What if? A Time Travel Choose Your Own Adventure in 1800s Western Australia

February 8, 2024
Amanda Kendle

PROJECT TITLE: What if? A Time Travel Choose Your Own Adventure in 1800s Western Australia

School Name: Winthrop Primary School

Teacher’s Name:  Amy Williams

Year Group: Year 5

Number of students: 30

Creative’s Name: Amanda Kendle

Creative Practice(s): podcaster and writer

Main Curriculum Focus: HASS

Cross-curricular Links: Digital Technology, Literacy

About our project: What If? A Time Travel ‘Choose Your Own Adventure’ in 1800s Western Australia

Taking as its inspiration the life of Moondyne Joe, an English convict and reputedly the first Australian bushranger, this project aimed to pitch 30 Year 5 students into the drama of 1800s Western Australia by posing several ‘what if’ questions.  What if Moondyne Joe hadn’t escaped prison?  What if he’d time-travelled to visit our classroom? Through this HASS-focused Creative Schools project, our students had the opportunity to view life through an 1800s prism and consider its differences and similarities with today.

About the class:

The students at Winthrop Primary School are generally high achievers, often focused on grades and correct answers, and the teacher reported that before Creative Schools, this class were generally not happy nor able to effectively work together in groups outside their friendship circles. The teacher, Amy Williams, is a former creative business owner in her second full-time year of teaching.

What happened:

Instead of treating 1800s Western Australian history as a series of facts, Amy and podcaster and writer Amanda Kendle wanted students to feel like they were really experiencing and inhabiting that era.  In preparation, students were first encouraged to create multiple alternative endings for well-known fairy tales. They performed short dramas based on historical photographs with a ‘rewind’ to perform a second ending; made their own choose-your-own-adventure tales using a branching template; and recorded podcast-style stories based on creatively changing elements of traditional stories.

We then shifted to the main Moondyne Joe digital project. It was very important to us that our students made the key choices, even if we had our own ideas about what we wanted them to do. For example, students co-constructed the criteria for assessment of the project, and they also chose how to create their project, such as the kind of media they would use for each snippet of their storyline. We gave them tools and tasks that helped them use a variety of methods, such as video, soundscapes, paintings and text.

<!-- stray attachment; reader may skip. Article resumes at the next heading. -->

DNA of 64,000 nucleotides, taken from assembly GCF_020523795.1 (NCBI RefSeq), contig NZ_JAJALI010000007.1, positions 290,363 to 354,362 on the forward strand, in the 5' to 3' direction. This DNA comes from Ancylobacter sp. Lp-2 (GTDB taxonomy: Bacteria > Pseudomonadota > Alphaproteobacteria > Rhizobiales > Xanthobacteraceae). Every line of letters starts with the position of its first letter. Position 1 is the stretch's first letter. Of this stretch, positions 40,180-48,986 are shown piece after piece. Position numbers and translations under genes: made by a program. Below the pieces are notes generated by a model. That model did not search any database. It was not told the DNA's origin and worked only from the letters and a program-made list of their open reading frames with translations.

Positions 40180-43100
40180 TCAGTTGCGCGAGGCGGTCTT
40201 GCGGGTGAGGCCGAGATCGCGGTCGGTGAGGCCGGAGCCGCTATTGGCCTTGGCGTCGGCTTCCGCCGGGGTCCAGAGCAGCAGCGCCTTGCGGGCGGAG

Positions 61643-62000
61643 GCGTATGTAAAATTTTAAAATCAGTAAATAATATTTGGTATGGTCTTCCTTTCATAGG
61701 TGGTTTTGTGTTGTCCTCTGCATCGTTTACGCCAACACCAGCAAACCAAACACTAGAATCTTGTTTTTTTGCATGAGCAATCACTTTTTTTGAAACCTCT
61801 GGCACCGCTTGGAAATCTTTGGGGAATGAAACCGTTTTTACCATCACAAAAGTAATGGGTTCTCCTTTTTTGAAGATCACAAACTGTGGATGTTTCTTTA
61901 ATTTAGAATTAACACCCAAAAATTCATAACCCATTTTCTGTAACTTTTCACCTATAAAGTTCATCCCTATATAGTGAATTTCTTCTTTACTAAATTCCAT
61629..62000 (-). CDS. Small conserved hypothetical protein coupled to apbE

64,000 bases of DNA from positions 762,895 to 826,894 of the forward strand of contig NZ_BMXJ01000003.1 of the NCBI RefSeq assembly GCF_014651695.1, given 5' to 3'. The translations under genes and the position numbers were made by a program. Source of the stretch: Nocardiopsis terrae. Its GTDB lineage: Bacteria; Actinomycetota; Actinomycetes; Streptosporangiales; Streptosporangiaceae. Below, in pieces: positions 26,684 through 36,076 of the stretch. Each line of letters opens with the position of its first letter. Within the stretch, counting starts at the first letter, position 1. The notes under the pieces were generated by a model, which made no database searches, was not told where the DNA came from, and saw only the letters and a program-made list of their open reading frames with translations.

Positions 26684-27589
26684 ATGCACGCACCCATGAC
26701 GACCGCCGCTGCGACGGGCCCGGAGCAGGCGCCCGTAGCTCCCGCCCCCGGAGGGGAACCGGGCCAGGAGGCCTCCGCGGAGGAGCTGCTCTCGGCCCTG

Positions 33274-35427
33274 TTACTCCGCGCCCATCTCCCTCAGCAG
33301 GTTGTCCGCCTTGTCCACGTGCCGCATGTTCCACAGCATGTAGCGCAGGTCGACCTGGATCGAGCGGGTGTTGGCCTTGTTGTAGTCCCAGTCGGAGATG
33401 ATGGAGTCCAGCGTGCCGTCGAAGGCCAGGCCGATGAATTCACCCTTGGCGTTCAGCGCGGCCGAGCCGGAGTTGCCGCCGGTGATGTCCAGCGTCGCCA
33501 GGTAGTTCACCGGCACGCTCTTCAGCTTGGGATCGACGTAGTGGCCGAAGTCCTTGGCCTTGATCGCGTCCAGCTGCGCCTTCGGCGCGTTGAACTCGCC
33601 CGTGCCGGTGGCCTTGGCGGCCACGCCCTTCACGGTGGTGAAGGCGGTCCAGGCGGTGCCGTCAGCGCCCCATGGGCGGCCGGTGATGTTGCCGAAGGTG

We assigned everyone to groups comprised of students they usually didn’t work with, and together they brainstormed long lists of ‘what if’ questions for Moondyne Joe’s life. These could be realistic, for example, ‘What if Moondyne Joe had never escaped jail?’ or speculative ‘What if Moondyne Joe had time travelled to our classroom?’ Groups chose their favourite ideas and created branching pathways, then used various modes of storytelling – drama captured on video, soundscapes, paintings, etc – to illustrate their story. Finally, these ideas were combined in a Keynote file with ‘choose your own adventure’ style pathways. In total, groups contributed 96 story segments between them and there are many, many paths through from beginning to end!

I love how it gets us to work together. Some people say I had a bad team. I thought it was terrible to start with, having to work with different people than I normally do, but we are collaborating really well. I love it.
- Student

Our project (along with the other Creative Schools team at Winthrop) culminated in a full-day, whole-school showcase event. Every class at Winthrop participated in a series of five activities reflecting each Creative Habit and viewed exhibitions of the two projects. There was significant positive feedback from the other teachers and students. Parents were invited to attend with their children after school and dozens of parents explored the displays, despite the rain! Winthrop also hosted a local member of parliament, and deputies and Principals of other nearby primary schools, exploring the showcase and learning more about Creative Schools.